$15,000 to feel OK walking
out the door

Transitioning through crowdfunding.

You can donate to Wallace’s fundraising goals at gofundme.com/jn56ew. - LAURA SHEPHERD
Laura Shepherd
You can donate to Wallace’s fundraising goals at gofundme.com/jn56ew.

It takes Lucy Wallace two hours, every single day, to shave and cover her facial hair. The 20-year-old transgender woman wants laser hair removal and a tracheal shave to remove her Adam’s apple, but those “cosmetic” procedures aren’t funded by the province. Now, she’s taken to GoFundMe.com to crowdsource the $15,000 she needs and raise awareness about gender dysphoria.

When did you first know you wanted to transition?
I kind of always knew, but it wasn’t really something I knew was an option. I guess that’s kind of a general storyline for a lot of people.

The financial burden, as you know, is heavy. Did you have any plan for that moving forward?
No, when you’re a teenager you don’t really. I kind of wasn’t really thinking that much into it, I was just like, “This is who I am, so I’m going to pursue it.” Even if it makes me more unhappy, it’s going to be more honest.

You have $15,000 as your goal. If you’re paying for these surgeries out of pocket, is that around what the cost will be?
Prices are really hard to find online, but for the most part $15,000 is almost not even enough for a lot of them, especially in Canada. I’m planning to spend about two-thirds of it on funding for surgeries, and the other five grand on hair removal. I’m going to have to end up saving a lot of money myself. It’s kind of just to get me started. I’m almost 21—$15,000 is almost impossible to acquire legally.

What made you decide on the crowdfunding route?
Essentially, for a lot of girls in my position it’s really hard to get jobs. Especially when you don’t necessarily look how other girls do. Which, it’s awful to say, but people are really judgmental. Especially in a job market like Nova Scotia, getting a job when you’re transitioning and you’re uncomfortable with your body, and people may know by looking at you and stigmatize you.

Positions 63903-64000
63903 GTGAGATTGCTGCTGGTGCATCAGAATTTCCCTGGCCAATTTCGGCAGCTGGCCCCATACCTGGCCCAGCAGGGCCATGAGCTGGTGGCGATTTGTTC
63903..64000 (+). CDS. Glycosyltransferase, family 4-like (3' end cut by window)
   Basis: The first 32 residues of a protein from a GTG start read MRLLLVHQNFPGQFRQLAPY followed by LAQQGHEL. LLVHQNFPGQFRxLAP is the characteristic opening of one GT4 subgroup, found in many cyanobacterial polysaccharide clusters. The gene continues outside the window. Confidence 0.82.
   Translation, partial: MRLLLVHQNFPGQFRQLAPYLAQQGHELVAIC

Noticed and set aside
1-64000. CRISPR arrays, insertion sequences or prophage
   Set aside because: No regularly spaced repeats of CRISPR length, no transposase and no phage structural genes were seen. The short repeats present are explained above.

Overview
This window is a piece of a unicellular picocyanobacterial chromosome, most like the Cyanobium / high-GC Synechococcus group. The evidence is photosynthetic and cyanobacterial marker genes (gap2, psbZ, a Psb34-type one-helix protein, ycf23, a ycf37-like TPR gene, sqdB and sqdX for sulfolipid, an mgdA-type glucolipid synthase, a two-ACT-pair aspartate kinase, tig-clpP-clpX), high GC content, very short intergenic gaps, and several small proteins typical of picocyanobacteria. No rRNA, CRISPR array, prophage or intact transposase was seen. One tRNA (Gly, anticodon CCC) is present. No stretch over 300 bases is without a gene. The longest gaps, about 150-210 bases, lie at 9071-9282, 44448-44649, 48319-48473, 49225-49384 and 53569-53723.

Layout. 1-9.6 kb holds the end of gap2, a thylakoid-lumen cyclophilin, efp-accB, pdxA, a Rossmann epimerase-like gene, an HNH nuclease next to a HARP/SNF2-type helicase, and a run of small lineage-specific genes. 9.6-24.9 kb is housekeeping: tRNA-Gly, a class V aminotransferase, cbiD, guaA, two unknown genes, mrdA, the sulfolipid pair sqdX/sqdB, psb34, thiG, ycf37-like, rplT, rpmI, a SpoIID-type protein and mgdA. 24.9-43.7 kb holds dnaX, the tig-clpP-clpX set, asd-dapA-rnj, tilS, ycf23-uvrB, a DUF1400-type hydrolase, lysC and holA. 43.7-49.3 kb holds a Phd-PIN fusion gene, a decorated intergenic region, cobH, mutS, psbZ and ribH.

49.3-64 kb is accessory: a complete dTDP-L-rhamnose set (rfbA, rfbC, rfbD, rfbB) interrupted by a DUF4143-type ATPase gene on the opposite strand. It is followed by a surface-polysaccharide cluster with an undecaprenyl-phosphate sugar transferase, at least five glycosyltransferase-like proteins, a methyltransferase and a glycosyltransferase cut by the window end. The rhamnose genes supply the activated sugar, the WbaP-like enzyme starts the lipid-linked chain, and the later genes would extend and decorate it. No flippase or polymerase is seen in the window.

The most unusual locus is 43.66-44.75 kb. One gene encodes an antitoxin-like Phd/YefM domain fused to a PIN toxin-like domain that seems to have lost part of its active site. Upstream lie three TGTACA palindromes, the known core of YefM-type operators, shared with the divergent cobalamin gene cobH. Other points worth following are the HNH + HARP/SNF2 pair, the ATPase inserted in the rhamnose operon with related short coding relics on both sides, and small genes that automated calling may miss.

The province has made some strides in caring for transgender individuals over the last year. Do you think they’re still falling short?
I’m extremely impressed with all the progress that’s going on, but there’s always room for improvement in any situation. I’m still really proud of all the people who’ve been rallying for all that. It’s not to say it’s not enough, it’s really awesome for those who wish to pursue those procedures.

Even if someone doesn’t donate, is there anything you’d want them to know?
Essentially I just want someone to know that especially for transgender girls, it’s a lot of time and effort and money just to feel comfortable walking out the door sometimes. It’s not cosmetic, just being able to get ready. It really is a dysphoria. You feel so uncomfortable with your body, that going outside without making myself feel more presentable...sometimes I’ll go out and get heart palpitations at an intersection. It makes me feel very insecure with myself.

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